Epilepsy and Sleep

This is a fact sheet about Epilepsy and Sleep. Epilepsy & sleep are closely interconnected: sleep patterns & disturbances can significantly impact epilepsy while epilepsy can also affect sleep quality

Man sleeping in bed. Photo by Ron Lach
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January 12, 2024
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Things you should know:

  • Certain types of epilepsy produce seizures during sleep or soon after awakening.
  • Sleep problems known as parasomnias can be hard to distinguish from epileptic seizures.
  • Sleep patterns influence epilepsy.
  • Inadequate sleep and sleep disorders can increase the risk of epileptic seizures.
  • Creating good bedtime routines and habits that improve sleep quantity and quality can help.

Epileptic seizures during sleep or shortly after awakening

Some types of epilepsy produce seizures during sleep or soon after waking. Many of the sleep related epilepsies commence in childhood. One of these, epilepsy with centrotemporal spikes, produces recurrent seizures, of which 70-80% occur only during sleep.

The type of epileptic seizures normally seen during sleep are known as frontal lobe onset seizures. This group of seizures can produce abrupt movements of relatively short duration that can be difficult to distinguish from sleep disorders known as parasomnias (for more information on parasomnias see the fact sheets on REM Sleep Behaviour DisorderSleep TerrorsSleepwalking and Nightmares). The recognition of a family with nocturnal frontal lobe epilepsy led to the discovery of the first epilepsy gene.

Juvenile (juvenile indicates teenage onset) myoclonic epilepsy is often troublesome in the first one to two hours after waking up from sleep. Seizures can take the form of convulsive seizures (i.e.,generalised tonic clonic seizures) or brief startles (i.e., myoclonic seizures). Brief startle type seizures often come before the development of convulsive seizures. Both types of seizures occur more frequently when sleep loss occurs.

Influence of sleep on epilepsy

Sleep patterns influence epilepsy. Many people with epilepsy recognise this association over time. They find that improving the quality of their sleep reduces their chance of seizures. At the time of diagnosis of epilepsy, it can be difficult to accept that our everyday sleep might be important in controlling seizure activity.

Quantity and quality of sleep and epileptic seizures

Epileptic seizures are more likely to occur during periods of sleep loss. The amount of sleep loss that can trigger epileptic seizures varies from person to person. This observation is occasionally used to assist in the diagnosis of epilepsy. Diagnosis involves monitoring electrical activity in the brain using a tool called an electroencephalogram (EEG)recording. Approximately 50% of people with epilepsy have a normal EEG the first time it is measured. However, when the EEG recording is done after a period of deliberate sleep loss, for example allowing only three hours of sleep the night before, then there is more chance of recording epilepsy-related EEG activity.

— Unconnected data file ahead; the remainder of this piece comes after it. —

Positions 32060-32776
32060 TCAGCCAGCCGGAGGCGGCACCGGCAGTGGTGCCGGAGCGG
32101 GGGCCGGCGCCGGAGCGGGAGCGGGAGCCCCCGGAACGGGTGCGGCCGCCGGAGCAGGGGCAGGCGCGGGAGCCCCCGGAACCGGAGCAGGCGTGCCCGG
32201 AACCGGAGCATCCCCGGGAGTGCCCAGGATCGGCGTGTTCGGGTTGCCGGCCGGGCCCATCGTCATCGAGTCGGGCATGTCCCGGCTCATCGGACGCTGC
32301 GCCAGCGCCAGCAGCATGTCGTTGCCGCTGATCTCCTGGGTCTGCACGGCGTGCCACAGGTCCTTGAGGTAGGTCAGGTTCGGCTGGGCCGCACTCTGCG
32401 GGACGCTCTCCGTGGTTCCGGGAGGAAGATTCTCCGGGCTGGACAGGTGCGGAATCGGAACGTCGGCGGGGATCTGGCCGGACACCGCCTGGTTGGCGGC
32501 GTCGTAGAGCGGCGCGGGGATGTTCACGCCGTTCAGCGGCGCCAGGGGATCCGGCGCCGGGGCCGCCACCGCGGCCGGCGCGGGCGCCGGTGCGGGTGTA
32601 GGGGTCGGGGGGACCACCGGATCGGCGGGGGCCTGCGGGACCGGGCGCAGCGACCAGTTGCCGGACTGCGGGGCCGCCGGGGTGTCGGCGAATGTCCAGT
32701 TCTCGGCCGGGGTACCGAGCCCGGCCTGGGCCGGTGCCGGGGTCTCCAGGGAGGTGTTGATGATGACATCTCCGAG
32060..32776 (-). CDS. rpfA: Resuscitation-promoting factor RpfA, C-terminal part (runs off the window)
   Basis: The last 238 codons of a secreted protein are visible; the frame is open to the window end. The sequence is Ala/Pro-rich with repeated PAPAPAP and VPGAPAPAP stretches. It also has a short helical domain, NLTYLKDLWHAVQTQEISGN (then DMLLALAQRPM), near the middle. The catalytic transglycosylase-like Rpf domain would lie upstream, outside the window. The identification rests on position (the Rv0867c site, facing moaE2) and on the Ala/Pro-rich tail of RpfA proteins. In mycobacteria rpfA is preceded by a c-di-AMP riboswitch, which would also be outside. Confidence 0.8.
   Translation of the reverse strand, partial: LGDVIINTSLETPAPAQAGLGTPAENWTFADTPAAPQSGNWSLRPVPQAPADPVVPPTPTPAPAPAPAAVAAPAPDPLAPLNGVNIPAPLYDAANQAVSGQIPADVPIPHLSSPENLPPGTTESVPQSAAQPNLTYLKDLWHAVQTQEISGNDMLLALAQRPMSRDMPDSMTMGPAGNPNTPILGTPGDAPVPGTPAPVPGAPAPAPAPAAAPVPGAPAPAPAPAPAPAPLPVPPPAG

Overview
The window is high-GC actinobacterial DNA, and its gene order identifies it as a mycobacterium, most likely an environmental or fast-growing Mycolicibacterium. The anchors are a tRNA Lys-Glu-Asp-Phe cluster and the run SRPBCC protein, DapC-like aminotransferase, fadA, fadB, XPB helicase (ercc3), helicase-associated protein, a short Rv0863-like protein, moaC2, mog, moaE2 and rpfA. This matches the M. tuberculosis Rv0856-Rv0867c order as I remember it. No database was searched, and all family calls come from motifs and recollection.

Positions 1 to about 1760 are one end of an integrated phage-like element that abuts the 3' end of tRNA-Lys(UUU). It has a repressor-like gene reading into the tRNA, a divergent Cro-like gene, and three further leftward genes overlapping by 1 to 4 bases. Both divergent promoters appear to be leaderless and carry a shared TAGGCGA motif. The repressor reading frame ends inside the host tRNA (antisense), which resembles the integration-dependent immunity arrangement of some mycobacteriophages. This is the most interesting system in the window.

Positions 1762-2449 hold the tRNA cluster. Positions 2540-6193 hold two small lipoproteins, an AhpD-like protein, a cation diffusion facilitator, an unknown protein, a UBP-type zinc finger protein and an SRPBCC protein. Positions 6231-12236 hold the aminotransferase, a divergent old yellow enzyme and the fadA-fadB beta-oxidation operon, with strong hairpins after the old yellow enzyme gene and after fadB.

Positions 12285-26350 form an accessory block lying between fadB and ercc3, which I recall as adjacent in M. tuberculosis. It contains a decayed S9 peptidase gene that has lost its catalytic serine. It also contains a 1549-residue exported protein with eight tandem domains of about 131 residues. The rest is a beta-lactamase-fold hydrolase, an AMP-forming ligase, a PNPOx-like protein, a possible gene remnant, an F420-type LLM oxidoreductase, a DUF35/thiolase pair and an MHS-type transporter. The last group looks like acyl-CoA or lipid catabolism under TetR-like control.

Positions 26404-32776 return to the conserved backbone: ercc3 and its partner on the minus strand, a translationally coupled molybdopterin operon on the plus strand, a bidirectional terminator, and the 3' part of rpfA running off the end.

Hours of sleep is not the only aspect to consider. Poor quality sleep also increases the risk of epileptic seizures. Obstructive Sleep Apnoea (OSA) is a sleep disorder which can provoke seizures in people with epilepsy. Although less common, Restless Legs Syndrome is another sleep disorder that can trigger seizures in people with epilepsy.

Epilepsy may disrupt normal sleep patterns and some people with epilepsy feel it is related to their poor sleep. Similarly, some changes in sleep patterns have been linked to the medications used to treat epilepsy. But the significance of these findings is not yet well understood. If you are concerned about whether your medication may be disrupting your sleep or causing fatigue DO NOT stop your medication but DO speak to your doctor about changing medications. There are many anti-seizure medications available and there may be a better option for you! Stopping medication abruptly, without medical supervision, may be dangerous. It can trigger seizures, or even result in continuous life-threatening seizures.

Defining what is adequate sleep for any individual can be problematic. Duration and quality of sleep are both important. Ask yourself the simple questions of ‘Do I wake refreshed?’ and ‘Does sleepiness affect me during the day?’.

Managing sleep and epilepsy

Many people with epilepsy are anxious about their sleep and fear that poor or insufficient sleep will bring on a seizure. Unfortunately, this anxiety can prevent sleep or lead to the development of insomnia (see Anxiety and Sleep). We recommend that those with epilepsy focus on things that they can control – a healthy diet, regular exercise, taking their anti-seizure medication, and creating good bedtime routines for enough sleep (see Sleep Hygiene: Good Sleep Habits). Insomnia is a treatable condition, and more advice can be found on the insomnia factsheet. If needed, please see your doctor.

Some people with epilepsy are concerned that a seizure during sleep could be life-threatening. It is true that seizures can be dangerous, and this may be scary. This risk may be minimised by a bed partner or flat mate who is aware of the diagnosis and can help if a seizure occurs. There may be a role for seizure alarms to alert others so assistance can be given. The risk may also be reduced by avoiding sleeping on your tummy and instead sleeping on your side or back.

As sleep often impacts epilepsy, and epilepsy often impacts on sleep, discuss with your doctor any problems you are experiencing. This will assist with seizure control and improve your overall health.

Where can I find more information about sleep and epilepsy?



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